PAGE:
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About The daily Nebraskan. ([Lincoln, Neb.) 1901-current | View Entire Issue (Dec. 1, 1903)
ttbe Bail flebraehan
The Past Four Years I!
Tho last four scaBona constitute a
distinct period in tho history of foot
ball at tho University of Nebraska.
Tills Is not merely because of our win
ning toamB, for wo had won very large
ly in previous years, but on account of
several reasons of deep meaning for
our football future. Tho one thing
that appeals most Btrongly perhaps to
the levotoe is tho steady Improvement
in the essentials of form. Yost was
tho first to teach us the value of team
work, but this was a lesson which
could not be learned In a single sea
son, and tho loss of all but one of the
championship team coached by him re
sulted In the moBt disastrous season In
our record. In the Minnesota game of
1900 luck, and two or three stars not
tho precision of our plays brought us
into notice. The next year showed
some Improvement, though with ma
terial not a bit better than ours, Min
nesota and Wisconsin each scored
three touchdowns against us. The vic
tory over Minnesota last year came too
early in the soason to be attributed
largely to team work, but there can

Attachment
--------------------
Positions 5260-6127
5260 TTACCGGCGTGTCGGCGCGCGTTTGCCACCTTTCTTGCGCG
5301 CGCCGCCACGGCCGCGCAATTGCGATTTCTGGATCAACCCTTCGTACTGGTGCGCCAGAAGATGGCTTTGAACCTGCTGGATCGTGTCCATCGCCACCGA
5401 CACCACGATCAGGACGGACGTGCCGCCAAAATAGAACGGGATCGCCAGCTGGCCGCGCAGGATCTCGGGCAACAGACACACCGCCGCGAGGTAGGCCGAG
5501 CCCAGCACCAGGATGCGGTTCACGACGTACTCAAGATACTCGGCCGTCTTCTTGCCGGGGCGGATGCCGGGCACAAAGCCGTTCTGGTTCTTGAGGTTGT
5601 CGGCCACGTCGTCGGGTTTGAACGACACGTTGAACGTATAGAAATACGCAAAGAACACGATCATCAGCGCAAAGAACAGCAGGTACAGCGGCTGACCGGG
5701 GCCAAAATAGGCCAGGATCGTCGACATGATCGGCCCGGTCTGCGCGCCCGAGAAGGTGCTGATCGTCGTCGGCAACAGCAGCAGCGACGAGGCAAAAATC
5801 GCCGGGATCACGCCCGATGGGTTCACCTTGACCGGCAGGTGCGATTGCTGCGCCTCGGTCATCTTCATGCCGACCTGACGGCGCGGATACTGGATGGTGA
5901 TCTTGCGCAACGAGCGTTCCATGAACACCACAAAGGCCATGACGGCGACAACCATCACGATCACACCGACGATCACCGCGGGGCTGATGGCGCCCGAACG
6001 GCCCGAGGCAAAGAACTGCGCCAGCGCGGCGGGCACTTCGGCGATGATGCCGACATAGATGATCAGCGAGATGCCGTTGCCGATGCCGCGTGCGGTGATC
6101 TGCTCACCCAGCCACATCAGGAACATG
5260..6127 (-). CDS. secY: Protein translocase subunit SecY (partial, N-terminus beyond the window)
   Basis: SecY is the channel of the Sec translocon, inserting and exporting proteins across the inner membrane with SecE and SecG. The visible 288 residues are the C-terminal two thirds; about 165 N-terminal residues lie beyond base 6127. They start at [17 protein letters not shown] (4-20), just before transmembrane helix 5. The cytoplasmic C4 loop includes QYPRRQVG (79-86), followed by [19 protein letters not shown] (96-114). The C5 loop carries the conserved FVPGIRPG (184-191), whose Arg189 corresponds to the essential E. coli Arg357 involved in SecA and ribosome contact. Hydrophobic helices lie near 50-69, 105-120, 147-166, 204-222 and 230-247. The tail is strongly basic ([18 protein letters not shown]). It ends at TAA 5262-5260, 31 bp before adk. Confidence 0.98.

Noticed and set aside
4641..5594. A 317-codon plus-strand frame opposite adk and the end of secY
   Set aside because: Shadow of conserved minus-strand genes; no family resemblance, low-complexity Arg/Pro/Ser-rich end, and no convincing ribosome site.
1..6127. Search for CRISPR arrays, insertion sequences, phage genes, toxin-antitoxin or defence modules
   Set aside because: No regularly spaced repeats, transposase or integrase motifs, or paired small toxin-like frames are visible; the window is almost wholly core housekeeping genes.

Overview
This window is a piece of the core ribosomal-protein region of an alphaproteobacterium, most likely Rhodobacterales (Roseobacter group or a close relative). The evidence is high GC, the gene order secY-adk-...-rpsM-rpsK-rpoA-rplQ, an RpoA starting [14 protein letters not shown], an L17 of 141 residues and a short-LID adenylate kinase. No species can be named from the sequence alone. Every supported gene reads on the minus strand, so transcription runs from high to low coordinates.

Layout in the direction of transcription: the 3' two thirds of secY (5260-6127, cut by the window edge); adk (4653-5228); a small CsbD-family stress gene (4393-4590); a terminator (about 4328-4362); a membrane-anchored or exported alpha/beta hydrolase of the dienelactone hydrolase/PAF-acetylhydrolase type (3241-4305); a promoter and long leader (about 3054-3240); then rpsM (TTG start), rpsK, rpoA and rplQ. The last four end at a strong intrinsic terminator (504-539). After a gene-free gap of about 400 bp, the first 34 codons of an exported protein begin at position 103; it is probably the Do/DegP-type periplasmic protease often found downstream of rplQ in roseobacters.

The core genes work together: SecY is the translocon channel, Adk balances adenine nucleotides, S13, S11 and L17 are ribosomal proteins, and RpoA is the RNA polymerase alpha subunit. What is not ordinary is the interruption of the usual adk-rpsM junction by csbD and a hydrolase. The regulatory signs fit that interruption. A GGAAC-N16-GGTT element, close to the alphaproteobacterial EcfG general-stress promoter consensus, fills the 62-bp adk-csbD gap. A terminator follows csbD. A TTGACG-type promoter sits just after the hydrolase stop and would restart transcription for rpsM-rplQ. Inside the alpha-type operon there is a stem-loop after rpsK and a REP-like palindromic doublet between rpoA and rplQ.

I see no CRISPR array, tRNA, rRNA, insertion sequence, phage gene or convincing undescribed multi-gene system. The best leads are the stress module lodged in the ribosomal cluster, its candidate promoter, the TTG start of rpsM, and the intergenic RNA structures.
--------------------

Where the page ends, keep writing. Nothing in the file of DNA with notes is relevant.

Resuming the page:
bo no doubt that it was due in part
to the compactness and precision char
acteristic of the formations in later
games. This year, tno results of throe
years of thorough and systematic
coaching have been much In ovldence,
and, uneven as tho work has been at
times, the team has shown repeated ex
amples of splendid form.
It has been a long-standing griev
ance of those football cranks that be
lieve occasional "knocks" to be not
only tonic, but necessary, that Nebras
ka could not produce a fast team, nor
one that could fall on the ball. The
latter Is as much a matter of chance,
perhaps, as of individual quickness;
it is almost impossible to think an
eleven can bo a team, and not bo fast.
Michigan is said to owe nor unique
succession of victories to tho lightning
llko rapidity of her plays, which have
won for her coach tho title "Hurry-up
Yost." Carlisle owcb her great reputa
tion in football to speed far more than
to any other quality. At Nebraska wo
have had fast backB and faBt ends, but
a team cannot play any faster than its
slowest part, and our lino has always
been slow. The play of tho season
Just past, however, has been unexpect
edly gratifying in this regard. The